Residential solar power growing like a “weed”, straining labor

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On July 4, this pv magazine USA author gave you their philosophies on why distributed solar power, in the hands of individual, parallels the political ideology of the United States – and the structure of the way the universe runs. As such, you ought term me generally bullish and optimistic on this topic.

Analyst Philip Shen, of Roth Capital Partners, has noted in his most recent Solar Snapshot newsletter, that the Roth expects to see residential solar power demand growing 25% in both 2019 and 2020. Shen says that interviews with significant suppliers suggests growth greater than 25%, while interviews with executives while at Solar Power International had him hearing that their estimations are conservative and that 30-50% growth is not out of question.

The group says third party ownership companies are beginning to “panic” at keeping up with the customer demand. Keeping up with demand becomes a challenge due to ongoing labor shortages for installation crews – which Roth says will continue, module constraints, the ongoing California wildfires which have shut off electricity to hundreds of thousands, as well the looming California home solar power mandate.

As has been the case many of the past years, the U.S. Department of Labor published that solar power installers is projected to be the fastest growing occupation from 2018-2028 (above image).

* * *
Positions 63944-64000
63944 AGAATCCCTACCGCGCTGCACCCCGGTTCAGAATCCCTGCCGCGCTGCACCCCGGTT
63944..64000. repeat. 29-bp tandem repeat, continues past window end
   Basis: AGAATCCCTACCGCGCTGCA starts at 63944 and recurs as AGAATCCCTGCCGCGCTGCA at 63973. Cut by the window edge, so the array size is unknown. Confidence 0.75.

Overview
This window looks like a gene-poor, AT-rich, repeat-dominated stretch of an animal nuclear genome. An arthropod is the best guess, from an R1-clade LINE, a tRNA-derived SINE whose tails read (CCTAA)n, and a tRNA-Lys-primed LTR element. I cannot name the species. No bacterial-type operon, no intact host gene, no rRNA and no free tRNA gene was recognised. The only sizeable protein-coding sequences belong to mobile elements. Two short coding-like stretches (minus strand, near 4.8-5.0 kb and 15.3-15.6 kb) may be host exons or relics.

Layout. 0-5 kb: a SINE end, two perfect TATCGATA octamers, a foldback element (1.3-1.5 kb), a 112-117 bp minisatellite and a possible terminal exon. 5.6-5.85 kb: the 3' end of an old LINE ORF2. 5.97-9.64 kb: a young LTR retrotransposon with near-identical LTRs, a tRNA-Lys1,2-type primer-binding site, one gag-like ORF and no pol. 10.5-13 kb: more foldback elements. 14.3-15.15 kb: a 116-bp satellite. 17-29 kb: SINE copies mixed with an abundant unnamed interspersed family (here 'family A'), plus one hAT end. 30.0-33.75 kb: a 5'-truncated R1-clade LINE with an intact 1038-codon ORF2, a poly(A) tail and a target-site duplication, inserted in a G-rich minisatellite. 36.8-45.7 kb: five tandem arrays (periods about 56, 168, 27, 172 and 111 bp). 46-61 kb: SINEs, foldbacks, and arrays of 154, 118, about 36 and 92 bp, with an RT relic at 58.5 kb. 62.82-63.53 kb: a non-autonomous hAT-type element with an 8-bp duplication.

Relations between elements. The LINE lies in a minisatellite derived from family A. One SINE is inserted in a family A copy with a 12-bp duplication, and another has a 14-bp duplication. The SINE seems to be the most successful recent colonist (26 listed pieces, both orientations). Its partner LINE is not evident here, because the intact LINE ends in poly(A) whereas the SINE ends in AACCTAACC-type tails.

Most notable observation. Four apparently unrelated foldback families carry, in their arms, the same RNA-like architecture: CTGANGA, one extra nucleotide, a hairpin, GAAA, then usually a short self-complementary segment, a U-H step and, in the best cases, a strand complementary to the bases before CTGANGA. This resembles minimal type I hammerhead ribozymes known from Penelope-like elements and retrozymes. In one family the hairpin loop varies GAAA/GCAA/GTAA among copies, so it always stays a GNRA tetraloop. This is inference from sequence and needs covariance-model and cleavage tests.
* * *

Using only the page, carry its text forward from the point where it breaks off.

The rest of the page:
Per the Solar Market Insight Report 2019 Q3 (image below), residential solar power has grown 7% so far this year versus 2018, having installed 628 MWdc as of the end of Q2’19.

However, forward looking projections from two of the inverter and power electronics makers with the largest share of this market suggest much more growth is coming. SolarEdge’s CEO Guy Sella, on the company’s Q3 earning call in September, stated high confidence in the company’s very strong Q3 guidance of 67% to 74% growth year over year. When an analyst asked where they expected that growth to come from, it was said the US’s 3rd/4th quarter growth was a driver of that number – and that their backlog, in September, was well into the 4th quarter already. Enphase also projects growth in the U.S. market in Q3/Q4, however they’ve been supply constrained for over a year already and the company has been sold out for months ahead starting in Q2/Q3 of 2018.

Roth also sees California having a big effect – via both the wildfires shutting down up to 800,000 households and greater than 2.5 million people, as well the residential solar rooftop mandate that starts in less than three months. Specifically, they suggest that third party ownership companies like Sunrun, Sunnova, and Vivint that have energy storage solution that can offer protection from these shutdowns will benefit in an outsized manner.